Contemporary Australian politics is stuck in a difficult place, there’s no denying. In our life as a Western, democratic and modern state we are relatively young and once were (may still be) considered one of the more socially progressive nations of our kind. Australian history is complicated, mixed with embarrassing and regretful approaches to our indigenous population and our slow emergence out of institutionalised racial discrimination. We’ve built a national identity out of quaint suburbs and trademarked washing lines, as well as dreams of home ownership and overly ambiguous application of terms like ‘egalitarianism’ and ‘fair go’.
Now that nation building 101 is out of the way things are more complicated for our political landscape; to me this is a pretty basic fact that is constantly underestimated. Politics is difficult, let’s not pretend that it isn’t. It’s not built of romantic West Wing troubled genius characters who sleep two hours a night and always make the right decision and it was never meant to be made of a group of political parties with diminishing memberships and an agitated public who don’t want to pull their socks up and get involved.
I made it clear at the beginning of this blog that I vote Labor. My examples are going to be Labor party examples as they are the only experiences I can speak to; I don’t intend for this to become a politically one-sided post. I’m saving that for later. My mum explained to my boyfriend the other night that she and her friends had realised that this election couldn’t be won with them siting in the pub doing no more than feeling angry about the future of the Labor and union movements, that if the government were to win another three years then it needed to be because of people who want to make the party better and who want to support a party they believe in and want to make it better. She explained that she’d let herself forget the lead up to the 2007 election and the countless weekends she spent campaigning for Your Rights At Work. Most significantly, she’d forgotten how it felt being part of that victory and the satisfaction of her work helping create a national issue, one that could have otherwise been neglected.
That’s why I join political parties. Because I don’t want to be Kate Miller-Heidke on a Q&A panel being frustrated about social policy without being able to provide an alternative, a solution or a course of action for young people who feel the same.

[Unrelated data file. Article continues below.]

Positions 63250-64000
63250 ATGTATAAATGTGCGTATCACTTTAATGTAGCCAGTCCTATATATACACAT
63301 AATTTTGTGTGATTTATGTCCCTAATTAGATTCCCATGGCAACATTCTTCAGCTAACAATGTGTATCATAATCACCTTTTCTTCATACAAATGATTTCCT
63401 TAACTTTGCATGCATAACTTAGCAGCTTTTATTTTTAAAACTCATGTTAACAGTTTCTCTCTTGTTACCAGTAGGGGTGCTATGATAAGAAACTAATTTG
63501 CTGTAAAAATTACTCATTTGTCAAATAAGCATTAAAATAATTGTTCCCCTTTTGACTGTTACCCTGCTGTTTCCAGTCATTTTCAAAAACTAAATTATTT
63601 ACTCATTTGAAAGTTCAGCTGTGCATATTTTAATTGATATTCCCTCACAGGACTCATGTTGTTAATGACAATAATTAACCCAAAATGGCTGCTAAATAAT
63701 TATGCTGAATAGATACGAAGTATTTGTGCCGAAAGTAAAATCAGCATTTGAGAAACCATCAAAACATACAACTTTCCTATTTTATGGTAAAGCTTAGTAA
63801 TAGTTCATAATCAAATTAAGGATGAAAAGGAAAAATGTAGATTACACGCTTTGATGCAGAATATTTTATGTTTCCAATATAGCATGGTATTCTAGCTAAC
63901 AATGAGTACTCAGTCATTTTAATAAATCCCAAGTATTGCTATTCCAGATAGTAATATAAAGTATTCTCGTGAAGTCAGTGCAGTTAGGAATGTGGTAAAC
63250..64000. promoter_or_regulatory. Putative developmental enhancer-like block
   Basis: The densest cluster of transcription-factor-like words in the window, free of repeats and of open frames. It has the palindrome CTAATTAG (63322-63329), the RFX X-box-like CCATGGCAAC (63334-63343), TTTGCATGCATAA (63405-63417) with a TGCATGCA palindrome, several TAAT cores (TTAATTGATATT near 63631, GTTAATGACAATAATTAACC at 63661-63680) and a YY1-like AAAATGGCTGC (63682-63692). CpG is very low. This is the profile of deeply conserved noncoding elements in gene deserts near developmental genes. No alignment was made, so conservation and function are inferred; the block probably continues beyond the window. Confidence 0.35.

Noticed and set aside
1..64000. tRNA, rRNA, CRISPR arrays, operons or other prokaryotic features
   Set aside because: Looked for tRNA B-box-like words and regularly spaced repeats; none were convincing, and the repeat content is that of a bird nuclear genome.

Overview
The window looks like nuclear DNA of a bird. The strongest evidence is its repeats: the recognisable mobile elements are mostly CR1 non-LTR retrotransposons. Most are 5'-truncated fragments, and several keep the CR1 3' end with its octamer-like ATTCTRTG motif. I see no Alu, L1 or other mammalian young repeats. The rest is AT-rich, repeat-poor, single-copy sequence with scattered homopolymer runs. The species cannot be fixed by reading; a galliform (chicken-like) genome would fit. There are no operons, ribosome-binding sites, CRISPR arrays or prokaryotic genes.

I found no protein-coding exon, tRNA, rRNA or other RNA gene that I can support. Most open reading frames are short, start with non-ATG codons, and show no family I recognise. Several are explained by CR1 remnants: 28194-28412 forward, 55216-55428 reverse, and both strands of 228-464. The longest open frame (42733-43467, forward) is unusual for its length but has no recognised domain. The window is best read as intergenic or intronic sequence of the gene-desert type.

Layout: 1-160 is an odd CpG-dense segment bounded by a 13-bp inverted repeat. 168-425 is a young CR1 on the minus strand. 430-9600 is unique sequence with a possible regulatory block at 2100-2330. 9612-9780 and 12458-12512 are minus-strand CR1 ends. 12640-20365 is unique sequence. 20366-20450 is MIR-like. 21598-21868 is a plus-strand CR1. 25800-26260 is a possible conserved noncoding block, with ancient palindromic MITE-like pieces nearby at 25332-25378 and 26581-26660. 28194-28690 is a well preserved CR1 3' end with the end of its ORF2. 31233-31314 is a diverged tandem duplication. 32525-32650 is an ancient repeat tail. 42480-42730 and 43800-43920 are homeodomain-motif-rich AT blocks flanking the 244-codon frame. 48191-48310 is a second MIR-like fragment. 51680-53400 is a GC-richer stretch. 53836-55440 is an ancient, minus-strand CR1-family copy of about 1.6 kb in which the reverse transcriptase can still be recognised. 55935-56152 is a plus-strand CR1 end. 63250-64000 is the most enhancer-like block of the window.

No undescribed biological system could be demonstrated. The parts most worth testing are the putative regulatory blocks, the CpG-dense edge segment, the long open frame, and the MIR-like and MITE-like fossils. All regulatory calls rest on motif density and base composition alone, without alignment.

More importantly, when did we forget that party platforms are built from votes within the membership? I can’t speak for the internal workings of the Liberal party but I have seen Labor members work hard, dedicate themselves to a cause and change policy. This is from people who are my age, of my experience and of the same frustrations that suggest that political parties are ‘all fucked’ and prefer to complain to Twitter about how no one is ever going to get it right. And when did we start thinking that politicians are ‘bland, boring, depressing and uninspiring?’, how the fuck do you think they came far enough in their careers and their parties to be Prime Minister of Australia? It’s these statements that are beginning to dominate our media and it’s these statements that are some of the most naïve and idiotic I’ve ever heard.
Tasmanian Senator and Leader of the Opposition in the Australian Senate, Eric Abetz once suggested to me in a public debate that an opinion I expressed might change as I get older. It probably will, though I doubt it will ever come to reflect anything he stands for. What struck me is that as a politician, you should never tell a twenty year old that. You know why? Because I can vote and because my vote is of equal value to anyone older than I am. We lose track of things like that, both in regards to the importance of young people and how important one vote and a forum for your opinion is, both of which are available in a political party.
Kate Miller-Heidke, Pinocchio and Joe Hildebrand won’t change the world. You might though.